Collection of silences: 1

As I wrote in my last post, classical music has a very close  — and happy, I would say — relation with silence. That can not be said about all genres of music, for example techno or dixieland.

But let’s not have a competition, trying to prove who is best and most superior. Let’s leave the question of genre and focus on silence.

Silence is not much to focus on, you might say.

But it IS. It really can be. In this series I am going to present a number of pieces where we can discover or rediscover silence.

Just as there are different kinds of music (happy, dark, violent, tender or listless) there are different kinds of silence. I will not be a boring professor and name them or make a catalog.

Let’s just sink our auditory teeth into these slices of “nothing”…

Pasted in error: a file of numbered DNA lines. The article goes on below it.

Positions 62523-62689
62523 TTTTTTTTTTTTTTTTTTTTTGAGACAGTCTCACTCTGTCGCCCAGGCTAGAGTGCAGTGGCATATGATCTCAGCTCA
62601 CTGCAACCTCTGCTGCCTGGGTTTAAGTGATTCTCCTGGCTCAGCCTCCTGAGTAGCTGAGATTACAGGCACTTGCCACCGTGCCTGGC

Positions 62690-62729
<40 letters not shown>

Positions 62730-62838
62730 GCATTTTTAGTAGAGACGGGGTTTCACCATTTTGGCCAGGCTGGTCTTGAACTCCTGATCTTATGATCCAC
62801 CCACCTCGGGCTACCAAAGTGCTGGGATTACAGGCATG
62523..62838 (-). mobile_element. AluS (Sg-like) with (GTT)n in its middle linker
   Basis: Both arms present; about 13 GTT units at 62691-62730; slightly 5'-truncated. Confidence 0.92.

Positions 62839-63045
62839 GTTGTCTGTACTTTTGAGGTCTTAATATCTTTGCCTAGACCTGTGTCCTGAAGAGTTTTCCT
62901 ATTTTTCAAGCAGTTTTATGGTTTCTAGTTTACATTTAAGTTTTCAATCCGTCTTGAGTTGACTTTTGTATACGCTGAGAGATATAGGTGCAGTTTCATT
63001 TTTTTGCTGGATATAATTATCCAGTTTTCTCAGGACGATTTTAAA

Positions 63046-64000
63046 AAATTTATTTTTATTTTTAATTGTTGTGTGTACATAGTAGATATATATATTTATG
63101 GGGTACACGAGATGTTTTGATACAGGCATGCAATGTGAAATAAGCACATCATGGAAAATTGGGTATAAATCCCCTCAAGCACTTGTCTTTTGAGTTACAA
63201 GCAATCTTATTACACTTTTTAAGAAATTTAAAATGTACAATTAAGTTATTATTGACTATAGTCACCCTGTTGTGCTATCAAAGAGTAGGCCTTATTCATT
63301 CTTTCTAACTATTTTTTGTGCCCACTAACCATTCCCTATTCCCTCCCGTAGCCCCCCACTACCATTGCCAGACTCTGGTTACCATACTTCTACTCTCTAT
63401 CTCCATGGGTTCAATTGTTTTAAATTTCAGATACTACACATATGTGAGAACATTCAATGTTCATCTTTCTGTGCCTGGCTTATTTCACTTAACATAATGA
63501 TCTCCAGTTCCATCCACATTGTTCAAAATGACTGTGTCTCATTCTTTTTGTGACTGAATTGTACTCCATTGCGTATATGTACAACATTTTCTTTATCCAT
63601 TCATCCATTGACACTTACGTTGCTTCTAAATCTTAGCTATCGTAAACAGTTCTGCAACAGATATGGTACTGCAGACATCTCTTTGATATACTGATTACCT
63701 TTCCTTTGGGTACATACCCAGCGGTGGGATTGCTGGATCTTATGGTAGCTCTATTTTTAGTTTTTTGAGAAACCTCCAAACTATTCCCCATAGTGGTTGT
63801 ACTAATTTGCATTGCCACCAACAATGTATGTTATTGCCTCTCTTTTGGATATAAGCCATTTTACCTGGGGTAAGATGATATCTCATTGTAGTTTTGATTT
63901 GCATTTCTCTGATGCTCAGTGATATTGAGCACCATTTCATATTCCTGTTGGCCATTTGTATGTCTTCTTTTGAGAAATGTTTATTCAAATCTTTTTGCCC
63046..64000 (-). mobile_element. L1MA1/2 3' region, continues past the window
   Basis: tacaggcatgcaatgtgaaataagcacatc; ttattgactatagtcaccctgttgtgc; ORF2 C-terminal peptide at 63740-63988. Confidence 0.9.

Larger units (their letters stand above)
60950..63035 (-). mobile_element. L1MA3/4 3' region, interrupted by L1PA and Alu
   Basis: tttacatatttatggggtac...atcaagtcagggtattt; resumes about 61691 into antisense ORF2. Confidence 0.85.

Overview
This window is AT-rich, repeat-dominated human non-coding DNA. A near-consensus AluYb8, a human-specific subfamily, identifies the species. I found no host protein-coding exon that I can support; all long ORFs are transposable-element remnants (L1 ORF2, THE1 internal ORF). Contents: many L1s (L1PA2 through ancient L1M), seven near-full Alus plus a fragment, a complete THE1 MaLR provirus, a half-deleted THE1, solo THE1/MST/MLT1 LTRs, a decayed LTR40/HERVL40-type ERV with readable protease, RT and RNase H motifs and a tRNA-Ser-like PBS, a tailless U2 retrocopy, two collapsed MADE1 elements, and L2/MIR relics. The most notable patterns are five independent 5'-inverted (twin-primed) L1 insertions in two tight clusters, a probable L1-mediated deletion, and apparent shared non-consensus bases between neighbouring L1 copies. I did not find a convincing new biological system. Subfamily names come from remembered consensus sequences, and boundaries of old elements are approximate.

ornament5bI will start off with a classic, Claude Debussy’s “L’après-midi d’un faune”, a piece you might or might not know. If it is new to you, I envy you. Imagine, hearing this for the very first time!

Let me just point out, without talking about minutes and seconds, that silence is to be found at the very beginning of the piece.


PS: Just one more thing. Even though I find the images to this video very poetic and congenial I recommend listening with closed eyes. At least the first time. Allow you ears the rare luxury to be exclusively pampered, leaving all other senses aside.

Closing our eyes…. isn’t this how life is? When we have a breathtaking experience — of food, nature, perfume, love — we close our eyes and savor it with our inner vision. This applies to music as well; by shutting off vision we strengthen listening. Especially in a world as visually overcrowded (littered?) as ours this should be mentioned.

Enough talk. Now music!

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